This is an article that is primarily about chickens in Tulare, CA (if you don’t know where Tulare is, it is just east of Spinks Corner and south of Farmville).
Located between Fresno and Bakersfield Tulare is in California’s Central Valley, an agricultural area that is literally the “bread basket” of California (and possibly the rest of the country).
While rabbits may be viewed differently in agricultural communities, it is my personal opinion that articles like this perpetuate misinformation about bunnies and contribute to their overall suffering and lower status in the world of companion animals.
Feel free to contact that author of the article to politely let him know that rabbits are not “smelly” and nothing like chickens.
I’ve highlighted the section of the article that addresses rabbits in red. ~ Tamara
Published at the Visalia Times Delta
By Victor Garcia • firstname.lastname@example.org
Tulare City Code Enforcement officials say chickens are the agency’s third-most complained about animal behind dogs and cats.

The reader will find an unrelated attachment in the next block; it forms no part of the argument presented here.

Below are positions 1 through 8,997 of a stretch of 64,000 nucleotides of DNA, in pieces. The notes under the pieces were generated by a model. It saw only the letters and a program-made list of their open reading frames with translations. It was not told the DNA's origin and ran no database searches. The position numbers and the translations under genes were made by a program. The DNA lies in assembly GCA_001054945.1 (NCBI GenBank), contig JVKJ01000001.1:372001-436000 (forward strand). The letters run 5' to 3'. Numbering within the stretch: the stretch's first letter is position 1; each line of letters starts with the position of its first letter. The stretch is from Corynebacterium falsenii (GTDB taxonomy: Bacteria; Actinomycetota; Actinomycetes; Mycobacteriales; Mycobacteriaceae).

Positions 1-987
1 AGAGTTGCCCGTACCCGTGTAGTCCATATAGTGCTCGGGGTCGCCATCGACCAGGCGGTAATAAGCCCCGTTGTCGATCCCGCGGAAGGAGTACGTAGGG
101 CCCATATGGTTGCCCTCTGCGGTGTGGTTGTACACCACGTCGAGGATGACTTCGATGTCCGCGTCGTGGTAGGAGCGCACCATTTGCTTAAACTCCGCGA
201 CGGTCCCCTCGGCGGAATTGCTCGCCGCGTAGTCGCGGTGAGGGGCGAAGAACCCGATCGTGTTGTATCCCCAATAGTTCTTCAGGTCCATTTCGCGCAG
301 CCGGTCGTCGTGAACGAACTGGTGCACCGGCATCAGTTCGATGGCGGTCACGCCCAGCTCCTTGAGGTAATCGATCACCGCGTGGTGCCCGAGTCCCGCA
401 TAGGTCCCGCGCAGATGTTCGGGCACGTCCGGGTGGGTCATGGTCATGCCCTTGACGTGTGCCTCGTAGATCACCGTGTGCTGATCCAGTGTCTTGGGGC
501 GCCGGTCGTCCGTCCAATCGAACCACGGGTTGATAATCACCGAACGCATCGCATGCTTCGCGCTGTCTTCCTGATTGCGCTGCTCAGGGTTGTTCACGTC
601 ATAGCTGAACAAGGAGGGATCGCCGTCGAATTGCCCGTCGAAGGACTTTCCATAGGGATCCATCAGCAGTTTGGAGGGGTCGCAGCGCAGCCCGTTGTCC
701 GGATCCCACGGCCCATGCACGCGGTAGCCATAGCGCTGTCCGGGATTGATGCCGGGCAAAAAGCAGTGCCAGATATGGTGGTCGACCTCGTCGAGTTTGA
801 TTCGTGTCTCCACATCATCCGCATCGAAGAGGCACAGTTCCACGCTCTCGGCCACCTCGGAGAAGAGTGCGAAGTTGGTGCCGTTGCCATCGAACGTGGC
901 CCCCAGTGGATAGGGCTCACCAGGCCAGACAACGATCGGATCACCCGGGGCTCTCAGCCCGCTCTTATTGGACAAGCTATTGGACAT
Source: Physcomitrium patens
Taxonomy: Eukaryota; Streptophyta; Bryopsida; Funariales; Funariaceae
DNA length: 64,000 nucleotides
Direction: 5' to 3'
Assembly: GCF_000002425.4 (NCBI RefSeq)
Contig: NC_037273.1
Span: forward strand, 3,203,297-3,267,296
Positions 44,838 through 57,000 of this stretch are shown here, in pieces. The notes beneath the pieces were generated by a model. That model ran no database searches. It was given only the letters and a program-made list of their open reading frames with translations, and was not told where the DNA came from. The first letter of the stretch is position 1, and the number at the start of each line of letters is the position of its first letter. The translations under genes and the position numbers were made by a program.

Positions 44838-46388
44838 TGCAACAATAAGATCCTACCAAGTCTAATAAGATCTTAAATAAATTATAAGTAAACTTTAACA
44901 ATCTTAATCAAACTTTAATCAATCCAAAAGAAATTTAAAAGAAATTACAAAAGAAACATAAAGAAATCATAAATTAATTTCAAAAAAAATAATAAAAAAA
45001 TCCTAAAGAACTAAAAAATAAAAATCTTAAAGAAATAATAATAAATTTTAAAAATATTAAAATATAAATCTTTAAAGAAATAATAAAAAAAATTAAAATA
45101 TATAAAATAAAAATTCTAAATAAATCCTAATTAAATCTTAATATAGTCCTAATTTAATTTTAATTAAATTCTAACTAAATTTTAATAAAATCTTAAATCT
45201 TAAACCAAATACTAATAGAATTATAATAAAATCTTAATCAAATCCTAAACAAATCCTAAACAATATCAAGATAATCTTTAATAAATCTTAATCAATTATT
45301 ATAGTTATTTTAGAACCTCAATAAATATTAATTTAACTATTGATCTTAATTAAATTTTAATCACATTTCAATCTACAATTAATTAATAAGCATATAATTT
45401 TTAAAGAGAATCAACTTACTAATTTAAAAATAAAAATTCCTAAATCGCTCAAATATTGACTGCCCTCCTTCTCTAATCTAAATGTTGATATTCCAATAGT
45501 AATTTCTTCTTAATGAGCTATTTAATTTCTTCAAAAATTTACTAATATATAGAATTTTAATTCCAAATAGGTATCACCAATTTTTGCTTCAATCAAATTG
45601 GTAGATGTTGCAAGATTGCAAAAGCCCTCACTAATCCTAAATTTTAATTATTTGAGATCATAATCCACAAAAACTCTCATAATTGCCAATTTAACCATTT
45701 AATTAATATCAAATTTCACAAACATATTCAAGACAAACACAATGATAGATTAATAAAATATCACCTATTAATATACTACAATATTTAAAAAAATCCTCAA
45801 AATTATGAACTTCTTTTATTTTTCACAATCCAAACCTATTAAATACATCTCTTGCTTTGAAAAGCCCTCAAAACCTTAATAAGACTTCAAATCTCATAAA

On average, code enforcement receives about two-to-three complaints per week regarding chickens, said Frank Furtaw, Tulare code enforcement director.
But Furtaw said his code enforcement officers don’t go searching for chickens. Code enforcement only responds to complaints about the animals.
“Our guys don’t go on active chicken patrol however, if a complaint comes in we definitely follow up on it,” Furtaw said.
On Tuesday, the Tulare City Council voted unanimously to make it illegal to raise chickens within the city limits.
Most chickens that code enforcement comes across are considered to be free roaming, meaning no one will claim ownership of them, he said.
Rabbits are also a problem code enforcement sees around the month of Easter.
“They’re a horrible problem,” he said. “During Easter time, people think it’s cute to get their child a pet rabbit.”
Rabbits also aren’t allowed within the Tulare city limits, he said.
“Rabbit pens can be pretty smelly, and they cause the same issues [as chickens],” he said.
Other animals which code enforcement officers have responded to include an Emu, iguanas and pythons, he said.
People who are in violation receive a written notice first and a time period to remove the problem, Furtaw said.
“If we have zero compliance, the first citations could be $100,” he said. “To our knowledge we’ve never had to issue a citation.”
The Valley Oak SPCA, which handles animal control for the city of Visalia said it gives people in violation notices of 10 days to get the animal relocated outside of the city limits, said Valley Oak’s Kelly Austin.
On average, her agency receives about one complaint per week about farm animals being inside city limits, she said.